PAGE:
A new plant-based cafe ‘Humble’ has recently opened on the iconic King’s Road, London, designed by Chieh Huang and Alexey Kostikov, the duo behind Child Studio.
The King’s Road neighbourhood, synonymous with alternative British fashion, music and pop culture movements of the 20th Century is the setting for this sweet little plant based cafe. Child Studio drew from these cultural references when creating the space.
The inspiration for the design came from the staple of British vernacular mid-century design – the ‘Formica cafes’, which first started appearing in London’s West End in the 50s. Typically established by Italian immigrant families, those coffee bars served simple snacks and drinks in pared-back modernist interiors of laminate surfaces and pastel tones.
This was the beginning of the ‘cafe culture’ in London with King’s Road at the epicentre, attracting musicians, photographers and bohemian characters of all styles.
The vibrant space is clad in wall-to-wall candy pink Formica, which continues along counter fronts and across tables tops. The rhythmic pattern is highlighted with cherry wood framing each laminate panel. Other subtle winks to the past include mosaic tiled flooring, cherry wood shelving and neon signage. The cafe is accessorised with the classic mid-century lighting pieces by European designers Poul Henningsen, Jacques Biny and Luigi Massoni.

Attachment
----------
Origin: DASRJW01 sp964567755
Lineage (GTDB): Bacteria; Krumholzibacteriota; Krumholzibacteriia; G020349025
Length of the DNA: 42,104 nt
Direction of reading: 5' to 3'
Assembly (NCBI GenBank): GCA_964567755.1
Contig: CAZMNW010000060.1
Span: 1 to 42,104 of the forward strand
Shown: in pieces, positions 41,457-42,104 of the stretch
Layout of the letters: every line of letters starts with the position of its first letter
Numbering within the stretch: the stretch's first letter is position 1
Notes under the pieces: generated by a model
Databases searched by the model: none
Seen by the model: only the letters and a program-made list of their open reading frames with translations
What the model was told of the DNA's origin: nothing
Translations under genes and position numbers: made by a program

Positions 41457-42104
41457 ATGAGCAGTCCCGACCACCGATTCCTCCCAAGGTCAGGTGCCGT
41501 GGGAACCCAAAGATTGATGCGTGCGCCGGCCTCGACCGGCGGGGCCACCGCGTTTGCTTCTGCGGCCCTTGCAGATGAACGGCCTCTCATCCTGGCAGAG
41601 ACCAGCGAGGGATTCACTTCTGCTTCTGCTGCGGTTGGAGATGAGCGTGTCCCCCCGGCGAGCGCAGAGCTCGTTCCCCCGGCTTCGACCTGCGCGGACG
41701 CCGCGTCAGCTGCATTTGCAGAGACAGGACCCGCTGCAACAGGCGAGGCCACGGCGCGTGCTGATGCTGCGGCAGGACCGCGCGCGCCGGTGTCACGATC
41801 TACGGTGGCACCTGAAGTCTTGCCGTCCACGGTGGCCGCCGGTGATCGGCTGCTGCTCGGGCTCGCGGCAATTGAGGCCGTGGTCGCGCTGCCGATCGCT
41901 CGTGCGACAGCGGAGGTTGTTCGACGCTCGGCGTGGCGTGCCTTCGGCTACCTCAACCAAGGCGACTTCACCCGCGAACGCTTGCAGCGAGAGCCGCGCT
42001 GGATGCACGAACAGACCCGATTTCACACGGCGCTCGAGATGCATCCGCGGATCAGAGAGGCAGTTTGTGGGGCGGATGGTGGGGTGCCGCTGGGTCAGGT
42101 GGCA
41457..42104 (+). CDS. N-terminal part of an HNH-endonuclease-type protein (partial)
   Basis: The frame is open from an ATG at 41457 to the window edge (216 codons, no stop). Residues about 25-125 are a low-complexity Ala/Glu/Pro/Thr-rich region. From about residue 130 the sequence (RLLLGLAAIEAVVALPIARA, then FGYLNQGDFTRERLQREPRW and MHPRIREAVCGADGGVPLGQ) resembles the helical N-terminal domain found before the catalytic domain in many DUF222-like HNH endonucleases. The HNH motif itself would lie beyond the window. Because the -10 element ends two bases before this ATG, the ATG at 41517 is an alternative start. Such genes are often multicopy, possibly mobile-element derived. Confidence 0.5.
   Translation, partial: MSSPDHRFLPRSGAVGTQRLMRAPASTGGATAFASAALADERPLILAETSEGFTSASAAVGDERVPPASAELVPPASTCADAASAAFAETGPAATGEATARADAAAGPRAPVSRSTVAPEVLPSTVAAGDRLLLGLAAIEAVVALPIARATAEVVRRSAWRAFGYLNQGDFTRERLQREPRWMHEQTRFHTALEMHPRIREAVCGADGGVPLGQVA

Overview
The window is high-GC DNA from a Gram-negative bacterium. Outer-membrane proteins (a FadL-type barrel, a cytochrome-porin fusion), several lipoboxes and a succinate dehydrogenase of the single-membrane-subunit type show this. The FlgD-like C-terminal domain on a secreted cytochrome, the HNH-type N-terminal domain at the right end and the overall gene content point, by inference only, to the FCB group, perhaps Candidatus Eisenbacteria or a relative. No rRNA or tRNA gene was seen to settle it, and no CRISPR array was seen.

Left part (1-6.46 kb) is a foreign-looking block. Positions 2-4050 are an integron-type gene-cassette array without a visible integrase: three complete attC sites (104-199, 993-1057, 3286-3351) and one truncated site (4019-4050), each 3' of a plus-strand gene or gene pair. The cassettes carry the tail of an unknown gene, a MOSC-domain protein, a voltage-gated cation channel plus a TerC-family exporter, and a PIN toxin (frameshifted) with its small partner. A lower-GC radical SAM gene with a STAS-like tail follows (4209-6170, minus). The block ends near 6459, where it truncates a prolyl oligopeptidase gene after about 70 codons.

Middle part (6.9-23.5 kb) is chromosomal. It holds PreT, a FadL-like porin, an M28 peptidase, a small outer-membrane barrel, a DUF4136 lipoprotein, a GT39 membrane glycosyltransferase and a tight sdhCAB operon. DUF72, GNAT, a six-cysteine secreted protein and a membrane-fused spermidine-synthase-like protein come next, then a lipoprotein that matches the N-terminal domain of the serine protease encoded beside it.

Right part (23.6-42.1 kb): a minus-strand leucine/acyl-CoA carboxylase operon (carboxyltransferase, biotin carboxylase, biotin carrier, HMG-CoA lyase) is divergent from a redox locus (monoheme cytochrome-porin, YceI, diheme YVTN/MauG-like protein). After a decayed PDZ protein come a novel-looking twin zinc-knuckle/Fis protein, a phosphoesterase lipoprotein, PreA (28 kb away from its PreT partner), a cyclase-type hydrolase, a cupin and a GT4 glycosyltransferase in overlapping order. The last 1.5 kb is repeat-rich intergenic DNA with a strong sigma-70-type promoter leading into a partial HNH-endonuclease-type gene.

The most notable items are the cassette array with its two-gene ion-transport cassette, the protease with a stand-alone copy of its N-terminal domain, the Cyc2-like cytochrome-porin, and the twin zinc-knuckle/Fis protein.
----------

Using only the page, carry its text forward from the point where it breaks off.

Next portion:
‘Humble is a fantasy about King’s Road of the time when Vivienne Westwood was setting up her first boutique down the road, The Rolling Stones were hanging out at the notorious ‘Chelsea Drugstore’ and the street was buzzing with hippies, punks and fashion kids’ – commented Alexey Kostikov and Chieh Huang, the founders of Child Studio.
The cafe sits behind a characterful period timber shopfront. The facade was stripped back from the later additions to reveal the original features, including the ornate cast iron grilles. The long and narrow floor plan informed the layout with a long banquette seat flanking one side and a 5,5 metre display counter located along the opposite wall. An Illuminated cherry-clad lightbox frames the ‘open kitchen’ counter towards the rear of the space, creating a cinematic focal point whilst offering a glimpse behind the scenes and celebrating the food making process focused on plant-based ingredients.